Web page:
In vitro and in vivo radiosensitization induced by hydroxyapatite nanoparticles

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Previous study showed that hydroxyapatite nanoparticles (nano-HAPs) inhibited glioma growth in vitro and in vivo; and in a drug combination, they could reduce adverse reactions. We investigated the possible enhancement of radiosensitivity induced by nano-HAPs.


In vitro radiosensitization of nano-HAPs was measured using a clonogenic survival assay in human glioblastoma U251 and breast tumor brain metastatic tumor MDA-MB-231BR cells. DNA damage and repair were measured using γH2AX foci, and mitotic catastrophe was determined by immunostaining. The effect of nano-HAPs on in vivo tumor radiosensitivity was investigated in a subcutaneous and an orthotopic model.


Nano-HAPs enhanced each cell line's radiosensitivity when the exposure was 1 h before irradiation, and they had no significant effect on irradiation-induced apoptosis or on the activation of the G2 cell cycle checkpoint. The number of γH2AX foci per cell was significantly large at 24 h after the combination modality of nano-HAPs + irradiation compared with single treatments. Mitotic catastrophe was also significantly increased at an interval of 72 h in tumor cells receiving the combined modality compared with the individual treatments. In a subcutaneous model, nano-HAPs caused a larger than additive increase in tumor growth delay. In an orthotopic model, nano-HAPs significantly reduced tumor growth and extended the prolongation of survival induced by irradiation.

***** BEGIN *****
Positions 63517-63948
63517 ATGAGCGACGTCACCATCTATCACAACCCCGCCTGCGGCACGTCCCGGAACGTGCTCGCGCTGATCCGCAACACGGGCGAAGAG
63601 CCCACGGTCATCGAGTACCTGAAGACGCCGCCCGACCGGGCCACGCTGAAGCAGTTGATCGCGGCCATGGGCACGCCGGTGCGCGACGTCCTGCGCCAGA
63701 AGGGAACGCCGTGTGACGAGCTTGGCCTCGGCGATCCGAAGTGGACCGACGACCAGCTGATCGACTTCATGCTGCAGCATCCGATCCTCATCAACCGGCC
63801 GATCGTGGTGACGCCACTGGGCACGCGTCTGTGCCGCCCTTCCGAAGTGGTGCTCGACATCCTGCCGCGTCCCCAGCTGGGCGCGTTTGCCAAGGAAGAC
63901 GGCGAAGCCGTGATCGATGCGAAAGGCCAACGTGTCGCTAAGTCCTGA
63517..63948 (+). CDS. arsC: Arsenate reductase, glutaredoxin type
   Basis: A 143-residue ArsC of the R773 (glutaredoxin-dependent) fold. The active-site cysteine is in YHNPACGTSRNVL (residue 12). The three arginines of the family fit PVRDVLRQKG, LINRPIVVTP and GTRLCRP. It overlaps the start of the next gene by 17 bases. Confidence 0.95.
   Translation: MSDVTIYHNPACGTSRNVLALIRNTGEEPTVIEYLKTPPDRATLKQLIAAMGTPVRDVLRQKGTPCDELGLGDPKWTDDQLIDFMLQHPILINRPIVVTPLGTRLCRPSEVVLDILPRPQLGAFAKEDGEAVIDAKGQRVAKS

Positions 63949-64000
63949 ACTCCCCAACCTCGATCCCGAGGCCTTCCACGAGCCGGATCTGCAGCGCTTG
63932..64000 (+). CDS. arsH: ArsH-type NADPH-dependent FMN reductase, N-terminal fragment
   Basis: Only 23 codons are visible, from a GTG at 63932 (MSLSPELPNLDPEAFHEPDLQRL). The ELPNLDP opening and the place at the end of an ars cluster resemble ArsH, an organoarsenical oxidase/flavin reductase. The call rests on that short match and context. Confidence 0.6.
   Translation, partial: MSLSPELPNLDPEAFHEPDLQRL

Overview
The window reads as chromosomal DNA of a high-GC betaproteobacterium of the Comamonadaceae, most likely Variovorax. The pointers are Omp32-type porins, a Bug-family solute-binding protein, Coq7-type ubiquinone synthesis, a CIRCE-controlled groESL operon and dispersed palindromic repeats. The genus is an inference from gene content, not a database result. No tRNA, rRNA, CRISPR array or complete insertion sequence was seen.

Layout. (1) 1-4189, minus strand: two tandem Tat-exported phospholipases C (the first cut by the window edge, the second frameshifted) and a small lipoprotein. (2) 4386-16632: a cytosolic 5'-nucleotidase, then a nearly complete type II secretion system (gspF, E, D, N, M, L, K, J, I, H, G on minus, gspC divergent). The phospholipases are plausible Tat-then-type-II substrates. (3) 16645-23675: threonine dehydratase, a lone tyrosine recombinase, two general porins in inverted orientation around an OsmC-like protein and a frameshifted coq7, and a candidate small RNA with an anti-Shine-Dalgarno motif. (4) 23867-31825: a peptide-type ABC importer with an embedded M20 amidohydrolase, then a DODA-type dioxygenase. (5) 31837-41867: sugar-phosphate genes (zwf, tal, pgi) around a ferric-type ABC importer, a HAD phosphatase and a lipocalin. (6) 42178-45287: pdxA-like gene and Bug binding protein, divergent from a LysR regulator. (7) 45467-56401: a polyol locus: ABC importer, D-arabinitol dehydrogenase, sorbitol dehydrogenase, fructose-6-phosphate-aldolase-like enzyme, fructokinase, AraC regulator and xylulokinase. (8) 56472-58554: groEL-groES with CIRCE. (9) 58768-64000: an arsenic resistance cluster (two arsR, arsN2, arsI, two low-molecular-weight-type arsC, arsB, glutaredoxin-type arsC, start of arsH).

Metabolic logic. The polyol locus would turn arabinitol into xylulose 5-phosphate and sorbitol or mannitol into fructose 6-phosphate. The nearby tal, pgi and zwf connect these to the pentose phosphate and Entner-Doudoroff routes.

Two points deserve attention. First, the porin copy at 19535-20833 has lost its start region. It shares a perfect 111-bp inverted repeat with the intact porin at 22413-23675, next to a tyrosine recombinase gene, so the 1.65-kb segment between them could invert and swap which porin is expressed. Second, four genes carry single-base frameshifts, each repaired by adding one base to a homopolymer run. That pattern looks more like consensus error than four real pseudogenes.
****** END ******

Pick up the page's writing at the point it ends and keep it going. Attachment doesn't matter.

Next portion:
These results show that nano-HAPs can enhance the radiosensitivity of tumor cells in vitro and in vivo through the inhibition of DNA repair, resulting in an increase in mitotic catastrophe.

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